By Bob Kotyk

The death of Joseph Stalin seems to have been so unthinkable that numbness and shock are almost all that can be gleaned from the faces of the dozens of mourners as they gather in plazas, pause from their work at job sites, or offer up bouquets in State Funeral, expert exhumer Sergei’s Loznitsa’s latest documentary that uses rare archival footage captured in the days leading up to the funeral of the recently departed leader. Even the state media announcers, heard over top of images of mourners, seem to be caught in a state of disbelief. “Our father passed away: our hearts are full of sadness,” a benumbed newsreader intones over a loudspeaker as the masses gather to hear the latest.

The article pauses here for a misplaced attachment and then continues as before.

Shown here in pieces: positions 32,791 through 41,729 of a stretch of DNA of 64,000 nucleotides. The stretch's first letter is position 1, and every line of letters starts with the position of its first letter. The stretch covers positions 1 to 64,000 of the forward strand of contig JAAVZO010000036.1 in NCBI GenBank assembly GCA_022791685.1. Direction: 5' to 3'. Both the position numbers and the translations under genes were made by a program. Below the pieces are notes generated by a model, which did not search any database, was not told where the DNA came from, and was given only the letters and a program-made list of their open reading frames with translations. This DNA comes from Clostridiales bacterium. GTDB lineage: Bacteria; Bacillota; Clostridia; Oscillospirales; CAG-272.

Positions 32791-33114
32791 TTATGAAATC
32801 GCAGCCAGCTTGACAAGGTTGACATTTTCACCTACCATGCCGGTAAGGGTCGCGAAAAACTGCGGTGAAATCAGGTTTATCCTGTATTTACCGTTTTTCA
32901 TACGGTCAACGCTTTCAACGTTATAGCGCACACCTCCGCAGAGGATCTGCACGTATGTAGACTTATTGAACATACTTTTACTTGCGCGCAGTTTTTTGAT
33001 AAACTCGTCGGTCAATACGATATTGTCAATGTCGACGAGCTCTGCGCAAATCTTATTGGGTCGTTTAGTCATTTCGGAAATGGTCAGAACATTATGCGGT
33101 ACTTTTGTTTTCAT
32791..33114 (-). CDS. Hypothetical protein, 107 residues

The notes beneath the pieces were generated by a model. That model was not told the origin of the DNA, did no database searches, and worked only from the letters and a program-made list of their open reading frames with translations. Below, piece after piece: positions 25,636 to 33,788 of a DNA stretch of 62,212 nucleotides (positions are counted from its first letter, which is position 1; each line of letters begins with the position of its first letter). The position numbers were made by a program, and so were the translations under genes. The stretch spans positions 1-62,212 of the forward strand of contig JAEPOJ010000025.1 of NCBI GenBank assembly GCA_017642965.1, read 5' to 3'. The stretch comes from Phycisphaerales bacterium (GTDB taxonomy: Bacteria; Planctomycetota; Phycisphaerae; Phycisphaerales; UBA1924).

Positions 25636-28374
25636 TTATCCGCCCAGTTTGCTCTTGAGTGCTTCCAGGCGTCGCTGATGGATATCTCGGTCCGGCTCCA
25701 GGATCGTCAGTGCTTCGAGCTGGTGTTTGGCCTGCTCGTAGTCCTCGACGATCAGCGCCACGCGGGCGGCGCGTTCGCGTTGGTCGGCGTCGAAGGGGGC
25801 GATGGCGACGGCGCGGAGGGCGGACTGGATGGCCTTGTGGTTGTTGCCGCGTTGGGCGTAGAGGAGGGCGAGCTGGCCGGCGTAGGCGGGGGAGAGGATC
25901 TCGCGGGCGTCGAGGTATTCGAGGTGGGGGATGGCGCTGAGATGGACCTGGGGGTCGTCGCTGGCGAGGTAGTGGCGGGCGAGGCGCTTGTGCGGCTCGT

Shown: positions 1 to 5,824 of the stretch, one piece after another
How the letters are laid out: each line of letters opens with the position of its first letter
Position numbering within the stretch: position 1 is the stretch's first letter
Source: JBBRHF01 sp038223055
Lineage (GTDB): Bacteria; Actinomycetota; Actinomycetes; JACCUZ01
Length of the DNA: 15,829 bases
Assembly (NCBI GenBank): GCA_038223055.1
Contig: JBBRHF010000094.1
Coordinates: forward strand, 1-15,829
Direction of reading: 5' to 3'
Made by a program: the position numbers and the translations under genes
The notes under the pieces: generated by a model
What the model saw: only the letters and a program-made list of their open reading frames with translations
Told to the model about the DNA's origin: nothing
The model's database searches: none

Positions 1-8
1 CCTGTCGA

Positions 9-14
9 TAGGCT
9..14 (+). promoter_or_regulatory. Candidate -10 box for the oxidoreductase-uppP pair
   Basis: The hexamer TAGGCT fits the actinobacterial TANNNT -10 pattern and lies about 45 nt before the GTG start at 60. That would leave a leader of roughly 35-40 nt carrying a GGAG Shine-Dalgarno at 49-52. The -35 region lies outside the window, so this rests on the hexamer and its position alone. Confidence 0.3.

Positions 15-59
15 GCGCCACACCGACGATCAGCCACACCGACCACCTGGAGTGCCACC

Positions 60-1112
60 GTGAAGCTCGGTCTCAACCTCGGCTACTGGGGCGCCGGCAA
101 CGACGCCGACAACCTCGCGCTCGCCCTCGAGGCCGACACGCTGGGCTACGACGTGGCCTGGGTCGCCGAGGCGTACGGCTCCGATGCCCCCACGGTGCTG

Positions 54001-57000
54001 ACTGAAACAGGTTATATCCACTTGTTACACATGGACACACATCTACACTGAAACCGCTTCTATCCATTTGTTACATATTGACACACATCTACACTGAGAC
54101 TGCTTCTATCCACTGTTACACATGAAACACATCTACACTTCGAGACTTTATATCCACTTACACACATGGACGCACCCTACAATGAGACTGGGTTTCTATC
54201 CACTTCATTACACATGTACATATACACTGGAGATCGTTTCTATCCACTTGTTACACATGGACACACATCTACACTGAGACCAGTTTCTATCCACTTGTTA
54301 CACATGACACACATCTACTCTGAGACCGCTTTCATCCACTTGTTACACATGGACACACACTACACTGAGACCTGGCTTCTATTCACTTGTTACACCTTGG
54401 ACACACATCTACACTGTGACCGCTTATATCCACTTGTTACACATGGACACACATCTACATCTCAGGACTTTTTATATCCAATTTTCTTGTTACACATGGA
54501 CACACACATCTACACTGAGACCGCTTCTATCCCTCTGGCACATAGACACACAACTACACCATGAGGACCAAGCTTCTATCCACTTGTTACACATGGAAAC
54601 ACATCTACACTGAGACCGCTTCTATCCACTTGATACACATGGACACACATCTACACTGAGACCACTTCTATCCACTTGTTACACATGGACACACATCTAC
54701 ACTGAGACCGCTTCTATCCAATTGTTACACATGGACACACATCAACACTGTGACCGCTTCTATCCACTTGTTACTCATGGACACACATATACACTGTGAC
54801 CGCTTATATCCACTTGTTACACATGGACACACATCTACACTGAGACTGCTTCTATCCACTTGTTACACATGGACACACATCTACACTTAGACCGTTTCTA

A companion to last year’s The Trial, which repurposed footage of Stalinist show trials into an epic of totalitarian legal verbiage, State Funeral spins a web of images from a moment so earth-shattering that it seems to reach beyond language. And as in the previous film, so forceful and diligently assembled is the footage that it almost feels like lived experience. Subtle sound design by Vladimir Golovnitski and period music build up a sense of the world caught on the brink of changing forever, while the film’s soft colour lends an air of extravagance to the proceedings, not to mention the procession. Loznitsa’s massively ambitious oeuvre, which attempt to process Eastern European history through cinematic conjurings of one kind or another, has a new contender for most engrossing entry.

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